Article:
Colonel Gaddafi’s hometown of Sirte, where the fugitive Libyan leader is believed to sheltering, is under fierce attack. However, reports have emerged saying that Gaddafi could have left the country already.
British warplanes have bombed SIrte in the last 24 hours, according to NATO. The town has been targeted many times lately, but it remains one of the few places the Libyan leader could still be hiding in, with most of its population reportedly supporting the colonel.
A rebel detachment is heading there to the town, which is located some 400 kilometers east of the Libyan capital Tripoli, their aim being to find Gaddafi so that they can officially oust him from the leadership. Sirte remains one of the very few places Colonel Gaddafi can go.
Meanwhile, Libyan rebels encircled the Ras Jdir border post on the boundary with Tunisia, a possible escape point for Gaddafi to flee the country. Over 100 rebels arrived at the post on Friday, but it is reported there were no real clashes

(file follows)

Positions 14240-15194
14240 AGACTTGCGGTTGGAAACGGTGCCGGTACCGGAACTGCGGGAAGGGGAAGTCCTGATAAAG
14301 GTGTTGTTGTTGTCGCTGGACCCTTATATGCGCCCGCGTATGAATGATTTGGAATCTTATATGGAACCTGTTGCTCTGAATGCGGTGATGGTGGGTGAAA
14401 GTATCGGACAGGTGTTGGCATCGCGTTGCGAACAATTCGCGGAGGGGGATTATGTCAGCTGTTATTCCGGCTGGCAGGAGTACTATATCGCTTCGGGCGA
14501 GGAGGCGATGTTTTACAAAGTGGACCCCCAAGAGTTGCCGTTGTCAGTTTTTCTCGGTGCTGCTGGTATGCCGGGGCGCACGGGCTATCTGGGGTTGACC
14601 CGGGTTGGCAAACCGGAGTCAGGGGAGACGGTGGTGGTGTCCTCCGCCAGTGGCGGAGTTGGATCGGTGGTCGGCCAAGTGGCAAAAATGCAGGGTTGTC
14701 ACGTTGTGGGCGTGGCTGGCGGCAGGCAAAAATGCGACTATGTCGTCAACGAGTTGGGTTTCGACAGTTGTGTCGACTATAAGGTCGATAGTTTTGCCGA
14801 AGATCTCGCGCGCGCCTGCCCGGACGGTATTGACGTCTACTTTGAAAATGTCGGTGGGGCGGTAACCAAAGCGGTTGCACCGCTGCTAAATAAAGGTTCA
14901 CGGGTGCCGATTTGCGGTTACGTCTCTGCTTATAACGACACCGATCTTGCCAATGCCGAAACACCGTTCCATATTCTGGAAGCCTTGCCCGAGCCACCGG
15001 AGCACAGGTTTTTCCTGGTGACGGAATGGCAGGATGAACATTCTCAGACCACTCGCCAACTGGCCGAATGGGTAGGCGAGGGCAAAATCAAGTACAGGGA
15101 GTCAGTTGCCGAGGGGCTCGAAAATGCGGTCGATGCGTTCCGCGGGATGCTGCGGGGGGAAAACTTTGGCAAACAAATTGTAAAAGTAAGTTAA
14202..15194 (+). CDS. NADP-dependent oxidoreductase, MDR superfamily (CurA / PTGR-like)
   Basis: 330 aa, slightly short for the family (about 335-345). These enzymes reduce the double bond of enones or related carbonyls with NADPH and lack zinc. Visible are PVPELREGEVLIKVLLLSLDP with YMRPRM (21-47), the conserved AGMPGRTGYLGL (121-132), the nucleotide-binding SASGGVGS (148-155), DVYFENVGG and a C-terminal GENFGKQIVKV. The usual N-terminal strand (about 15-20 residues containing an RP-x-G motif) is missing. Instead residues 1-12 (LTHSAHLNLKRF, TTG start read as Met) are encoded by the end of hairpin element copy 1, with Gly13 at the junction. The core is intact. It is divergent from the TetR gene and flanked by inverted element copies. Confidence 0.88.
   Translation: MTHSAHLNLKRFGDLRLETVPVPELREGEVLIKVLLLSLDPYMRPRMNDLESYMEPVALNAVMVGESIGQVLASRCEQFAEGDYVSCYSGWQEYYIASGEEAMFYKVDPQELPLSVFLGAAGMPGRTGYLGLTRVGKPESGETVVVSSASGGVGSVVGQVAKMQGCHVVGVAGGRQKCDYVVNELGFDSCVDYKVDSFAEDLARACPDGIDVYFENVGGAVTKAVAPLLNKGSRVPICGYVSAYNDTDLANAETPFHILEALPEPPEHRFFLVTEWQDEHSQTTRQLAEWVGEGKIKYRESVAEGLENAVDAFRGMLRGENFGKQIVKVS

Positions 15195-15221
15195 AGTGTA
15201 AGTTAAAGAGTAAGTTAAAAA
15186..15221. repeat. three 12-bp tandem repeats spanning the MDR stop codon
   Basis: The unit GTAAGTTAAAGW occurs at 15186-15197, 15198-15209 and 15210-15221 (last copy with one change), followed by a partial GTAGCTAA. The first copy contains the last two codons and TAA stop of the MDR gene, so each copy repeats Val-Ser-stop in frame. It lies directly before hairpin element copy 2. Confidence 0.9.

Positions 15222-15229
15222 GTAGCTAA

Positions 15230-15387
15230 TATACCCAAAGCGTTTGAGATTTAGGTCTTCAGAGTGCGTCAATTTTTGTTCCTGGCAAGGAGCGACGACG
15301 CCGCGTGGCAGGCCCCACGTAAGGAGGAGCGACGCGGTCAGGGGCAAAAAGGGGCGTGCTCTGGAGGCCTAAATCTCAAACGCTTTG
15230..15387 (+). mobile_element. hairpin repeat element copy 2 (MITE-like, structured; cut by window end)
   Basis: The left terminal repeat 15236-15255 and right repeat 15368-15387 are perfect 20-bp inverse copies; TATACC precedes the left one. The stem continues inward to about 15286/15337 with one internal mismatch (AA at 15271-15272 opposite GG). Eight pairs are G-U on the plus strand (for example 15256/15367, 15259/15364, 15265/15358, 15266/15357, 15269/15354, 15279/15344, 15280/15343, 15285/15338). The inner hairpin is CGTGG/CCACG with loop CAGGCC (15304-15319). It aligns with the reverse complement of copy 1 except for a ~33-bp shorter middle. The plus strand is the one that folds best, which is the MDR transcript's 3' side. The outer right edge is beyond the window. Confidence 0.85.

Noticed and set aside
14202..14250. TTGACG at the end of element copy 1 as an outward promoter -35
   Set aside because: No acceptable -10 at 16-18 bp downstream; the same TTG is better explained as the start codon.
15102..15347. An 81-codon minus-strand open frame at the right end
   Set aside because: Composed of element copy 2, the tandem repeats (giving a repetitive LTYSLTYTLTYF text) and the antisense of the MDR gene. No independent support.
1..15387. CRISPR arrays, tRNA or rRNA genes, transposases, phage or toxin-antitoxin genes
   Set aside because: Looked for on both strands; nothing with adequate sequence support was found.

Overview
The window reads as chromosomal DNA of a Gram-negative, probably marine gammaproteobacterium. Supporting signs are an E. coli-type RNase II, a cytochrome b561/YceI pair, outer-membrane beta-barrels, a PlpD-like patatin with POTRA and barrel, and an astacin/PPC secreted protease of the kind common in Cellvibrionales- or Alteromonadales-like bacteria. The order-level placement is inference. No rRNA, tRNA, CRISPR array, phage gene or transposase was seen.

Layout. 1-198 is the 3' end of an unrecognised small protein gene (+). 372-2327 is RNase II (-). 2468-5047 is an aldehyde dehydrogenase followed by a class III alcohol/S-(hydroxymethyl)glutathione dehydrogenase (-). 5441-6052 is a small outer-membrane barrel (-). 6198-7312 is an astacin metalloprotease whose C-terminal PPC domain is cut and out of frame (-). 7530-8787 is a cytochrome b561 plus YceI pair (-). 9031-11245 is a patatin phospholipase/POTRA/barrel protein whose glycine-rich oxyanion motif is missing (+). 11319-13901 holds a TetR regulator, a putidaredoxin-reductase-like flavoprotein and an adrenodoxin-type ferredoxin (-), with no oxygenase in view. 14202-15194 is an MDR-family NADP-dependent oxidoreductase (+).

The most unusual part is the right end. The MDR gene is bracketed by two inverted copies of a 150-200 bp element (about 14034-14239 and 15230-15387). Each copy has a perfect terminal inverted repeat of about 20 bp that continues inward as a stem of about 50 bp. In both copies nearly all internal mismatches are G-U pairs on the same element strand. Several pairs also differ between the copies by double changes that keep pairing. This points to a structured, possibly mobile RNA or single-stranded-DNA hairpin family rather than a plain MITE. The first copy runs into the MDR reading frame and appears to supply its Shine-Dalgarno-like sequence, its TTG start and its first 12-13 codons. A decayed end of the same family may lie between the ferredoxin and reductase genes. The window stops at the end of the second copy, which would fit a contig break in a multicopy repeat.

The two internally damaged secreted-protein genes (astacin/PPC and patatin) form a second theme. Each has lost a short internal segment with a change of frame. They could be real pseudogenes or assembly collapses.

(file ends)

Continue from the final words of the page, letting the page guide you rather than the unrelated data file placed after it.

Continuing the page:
“There were not any real clashes; the loyalists took off and the rebels’ flag was raised at the border post,” a Tunisian official told the Express Tribune.
On Thursday, the National Transitional Council (NTC) moved many of its top figures from Benghazi to Tripoli, just days after rebel fighters overran Tripoli and seized Gaddafi's headquarters.
As one potential escape route for Gaddafi was closed off, Egyptian state news agency MENA reported on Saturday that six armored black Mercedes cars crossed the border and headed to Algeria. Colonel Gaddafi could have been in one of the cars, the report says. According to Reuters news agency, rebels tried to follow the cars, but had to give up due to a lack of munitions. Libyan military sources said the Mercedes bullet-proof cars, thought to be carrying Libyan leader Muammar Gaddafi and his sons, left Libya for Algeria through the border, without any pursuit from the rebels.
But a high Algerian official said that it is very unlikely that Gaddafi could have fled into Algeria, as reported by Italy’s La Repubblica. The newspaper says the official, who is in a high position at the border with Libya, spoke on condition of anonymity.